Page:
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5 Books Worth Gifting This Christmas

If you’re anything like us your favorite gift to receive – and give – is a book. Now I don’t mean some fancy new “tablet” with head-ache inducing, glare-heavy digitized versions of whatever is popular or noteworthy. No, I mean a good old fashioned, well bound, smells-like-dust-and-shelves book. I can’t imagine there are many experiences more exciting than turning an actual page you can’t help but turn, than the anticipation of opening the cover of a brand new book for the first time or the pleasure of re-reading that dog-eared, well marked, beloved book you’ve been loaning to people for years. It’s too bad fewer and fewer people know what I’m talking about.

This Christmas do your part to keep people turning pages. Give a book to someone you love.

Of course, you don’t want to give just any old book about any old subject. You want to – no, you need to – give books about things and idea that you believe are important and meaningful. And if you’re reading this chances are you believe that Christian classical education, cultural renewal, and the cultivation of wisdom and virtue are important to you, like they are to us.

If that’s true here are some books worth considering this Christmas season.

For those on your list who are new to classical education, try one of these essentials.
For a great stocking stuffer try one of the ISI Student Guides to the Major Disciplines


1. Through A Screen Darkly: Looking Closer at Beauty, Truth and Evil In the Movies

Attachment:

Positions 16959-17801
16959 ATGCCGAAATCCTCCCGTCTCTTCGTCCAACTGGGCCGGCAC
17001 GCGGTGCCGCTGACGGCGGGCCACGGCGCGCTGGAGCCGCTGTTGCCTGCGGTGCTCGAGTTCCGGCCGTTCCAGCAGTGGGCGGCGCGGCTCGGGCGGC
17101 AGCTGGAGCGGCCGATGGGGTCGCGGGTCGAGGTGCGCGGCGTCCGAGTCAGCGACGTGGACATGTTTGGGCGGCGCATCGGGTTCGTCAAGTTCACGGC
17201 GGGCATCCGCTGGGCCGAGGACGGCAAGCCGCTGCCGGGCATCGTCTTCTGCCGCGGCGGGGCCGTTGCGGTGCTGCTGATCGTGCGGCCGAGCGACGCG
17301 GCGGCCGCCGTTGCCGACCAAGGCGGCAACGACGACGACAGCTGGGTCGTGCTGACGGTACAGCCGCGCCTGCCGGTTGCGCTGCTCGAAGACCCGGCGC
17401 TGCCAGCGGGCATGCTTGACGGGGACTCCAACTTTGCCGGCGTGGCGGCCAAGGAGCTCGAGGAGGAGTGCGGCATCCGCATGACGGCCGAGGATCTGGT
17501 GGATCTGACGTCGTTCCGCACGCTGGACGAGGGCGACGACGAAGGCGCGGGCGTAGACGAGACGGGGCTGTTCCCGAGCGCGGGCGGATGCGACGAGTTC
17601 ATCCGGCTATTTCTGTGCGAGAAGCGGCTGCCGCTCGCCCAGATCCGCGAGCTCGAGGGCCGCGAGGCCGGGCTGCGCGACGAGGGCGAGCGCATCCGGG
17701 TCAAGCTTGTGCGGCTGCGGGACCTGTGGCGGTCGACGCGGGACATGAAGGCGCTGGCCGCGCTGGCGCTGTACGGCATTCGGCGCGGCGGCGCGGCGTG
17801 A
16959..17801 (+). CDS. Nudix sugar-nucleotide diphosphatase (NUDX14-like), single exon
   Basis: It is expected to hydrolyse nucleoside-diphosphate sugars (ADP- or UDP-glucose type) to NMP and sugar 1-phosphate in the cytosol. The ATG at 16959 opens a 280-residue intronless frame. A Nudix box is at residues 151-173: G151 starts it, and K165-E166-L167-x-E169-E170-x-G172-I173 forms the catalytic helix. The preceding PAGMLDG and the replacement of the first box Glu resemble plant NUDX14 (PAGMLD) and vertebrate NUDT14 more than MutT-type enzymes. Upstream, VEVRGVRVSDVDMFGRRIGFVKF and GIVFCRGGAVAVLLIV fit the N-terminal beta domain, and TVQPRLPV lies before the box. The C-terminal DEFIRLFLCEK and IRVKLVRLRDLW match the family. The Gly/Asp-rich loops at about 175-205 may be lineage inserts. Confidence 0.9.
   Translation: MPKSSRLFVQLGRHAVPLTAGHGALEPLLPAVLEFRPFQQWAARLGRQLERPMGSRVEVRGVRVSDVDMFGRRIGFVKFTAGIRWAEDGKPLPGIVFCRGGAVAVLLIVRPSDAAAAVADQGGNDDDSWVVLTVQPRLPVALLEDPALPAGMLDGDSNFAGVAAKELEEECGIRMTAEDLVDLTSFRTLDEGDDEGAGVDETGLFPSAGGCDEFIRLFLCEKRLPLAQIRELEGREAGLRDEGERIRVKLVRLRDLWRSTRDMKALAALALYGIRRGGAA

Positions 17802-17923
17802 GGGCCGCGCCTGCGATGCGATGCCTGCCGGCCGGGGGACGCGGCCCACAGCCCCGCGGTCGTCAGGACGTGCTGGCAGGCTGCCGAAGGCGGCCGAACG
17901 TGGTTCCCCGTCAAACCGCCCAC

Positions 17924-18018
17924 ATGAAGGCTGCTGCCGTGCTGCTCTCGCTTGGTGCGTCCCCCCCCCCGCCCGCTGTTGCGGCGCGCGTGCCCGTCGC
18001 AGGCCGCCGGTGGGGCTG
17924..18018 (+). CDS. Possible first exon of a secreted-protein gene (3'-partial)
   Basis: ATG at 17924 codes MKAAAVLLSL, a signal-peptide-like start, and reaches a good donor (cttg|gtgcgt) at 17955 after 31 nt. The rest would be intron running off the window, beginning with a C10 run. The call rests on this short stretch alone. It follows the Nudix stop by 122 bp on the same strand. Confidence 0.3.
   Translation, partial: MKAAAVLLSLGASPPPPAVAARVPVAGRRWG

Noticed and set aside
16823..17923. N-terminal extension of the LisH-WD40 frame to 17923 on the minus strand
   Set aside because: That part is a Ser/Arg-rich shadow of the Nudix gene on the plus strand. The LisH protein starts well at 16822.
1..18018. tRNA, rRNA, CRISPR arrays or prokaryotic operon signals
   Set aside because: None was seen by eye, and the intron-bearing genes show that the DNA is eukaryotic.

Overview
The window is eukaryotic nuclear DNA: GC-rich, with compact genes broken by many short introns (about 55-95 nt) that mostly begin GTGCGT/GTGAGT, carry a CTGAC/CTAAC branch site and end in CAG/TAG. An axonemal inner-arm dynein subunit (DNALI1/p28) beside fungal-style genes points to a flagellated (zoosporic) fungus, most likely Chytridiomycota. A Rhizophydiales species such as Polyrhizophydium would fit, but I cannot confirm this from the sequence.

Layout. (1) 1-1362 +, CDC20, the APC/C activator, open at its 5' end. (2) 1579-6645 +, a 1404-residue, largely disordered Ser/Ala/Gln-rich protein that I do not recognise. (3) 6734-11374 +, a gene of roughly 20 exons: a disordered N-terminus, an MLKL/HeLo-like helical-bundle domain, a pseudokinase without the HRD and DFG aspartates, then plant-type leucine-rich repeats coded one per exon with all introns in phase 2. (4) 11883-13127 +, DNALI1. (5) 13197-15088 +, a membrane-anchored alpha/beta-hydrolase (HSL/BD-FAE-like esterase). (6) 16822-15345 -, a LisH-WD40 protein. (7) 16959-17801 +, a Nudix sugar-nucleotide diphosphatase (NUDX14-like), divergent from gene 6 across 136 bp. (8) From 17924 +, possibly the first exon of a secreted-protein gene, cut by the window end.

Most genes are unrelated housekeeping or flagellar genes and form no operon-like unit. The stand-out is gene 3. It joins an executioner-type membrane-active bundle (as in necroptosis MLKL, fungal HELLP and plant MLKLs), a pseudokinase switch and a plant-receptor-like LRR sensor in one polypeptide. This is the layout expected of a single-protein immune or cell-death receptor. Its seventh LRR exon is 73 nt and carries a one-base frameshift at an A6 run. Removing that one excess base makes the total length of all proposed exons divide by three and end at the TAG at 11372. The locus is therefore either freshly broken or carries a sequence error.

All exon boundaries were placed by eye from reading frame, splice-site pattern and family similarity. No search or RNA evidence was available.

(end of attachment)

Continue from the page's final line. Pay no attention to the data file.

by Jeffrey Overstreet

In the style of a cinematic travel journal, film columnist and critic Jeffrey Overstreet of Christianity Today and leads readers down paths less traveled to explore some of the best films you’ve never seen. Examining a feast of movies, from blockbusters to buried treasure, Overstreet peels back the layers of work by popular entertainers and under-appreciated masters. He shares excerpts from conversations with filmmakers like Peter Jackson, Wim Wenders, Kevin Smith, Scott Derrickson, producer Ralph Winter, and stars like Elijah Wood, Ian McKellan, Keanu Reeves and the cast of Serenity, drawing war-stories from his encounters with movie stars, moviemakers, moviegoers and other critics in both mainstream and religious circles. He argues that what makes some films timeless rather than merely popular has everything to do with the way these artists, whether they know it or not, have captured reflections of God in their work. Through a Screen Darkly also includes a collection of reviews, humorous anecdotes, and on-the-scene film festival reports, as well as recommendations for movie discussion groups and meditations on how different films echo the myriad ways in which Christ captured the attention and imagination of culture. – Eighth Day Books

2. The Art of the Commonplace
by Wendell Berry

Wendell Berry is inimitable. The paradox and source of that claim lies not in some grand scheme or complex philosophy, But rather in (what editor Norman Wirzba calls) his ”sustained attention to the particular.” The product of this attention to ”agrarian” (here we mean biological and ecological) concerns is a delight, even a wonder in their intrinsic worth and interdependence within the whole of creation — which Berry believes has been damaged by the perversion of industrialism and urban life. The Art of the Common Place is a penetrating retrospective of Berry’s finest work, offering us his vision into the art of our common life together. Gathered loosely into four sections, these essays consider the authentic life lived in relationship to the land and each other, embodied creatures in accord with their Creator. But we can’t quite leave it at that — the author’s imaginative voice carries a deep and simple resonance that must be heard (here describing the nature of topsoil): ”It is very Christ-like in its passivity and beneficence, and in the penetrating energy that issues out of its peaceableness. It increases by experience, by the passage of seasons over it, growth rising out of it and returning to it, not by ambition or aggressiveness. It is enriched by all things that die and enter into it. It keeps the past… as richness, new possibility… always building up out of death into promise. – Eighth Day Books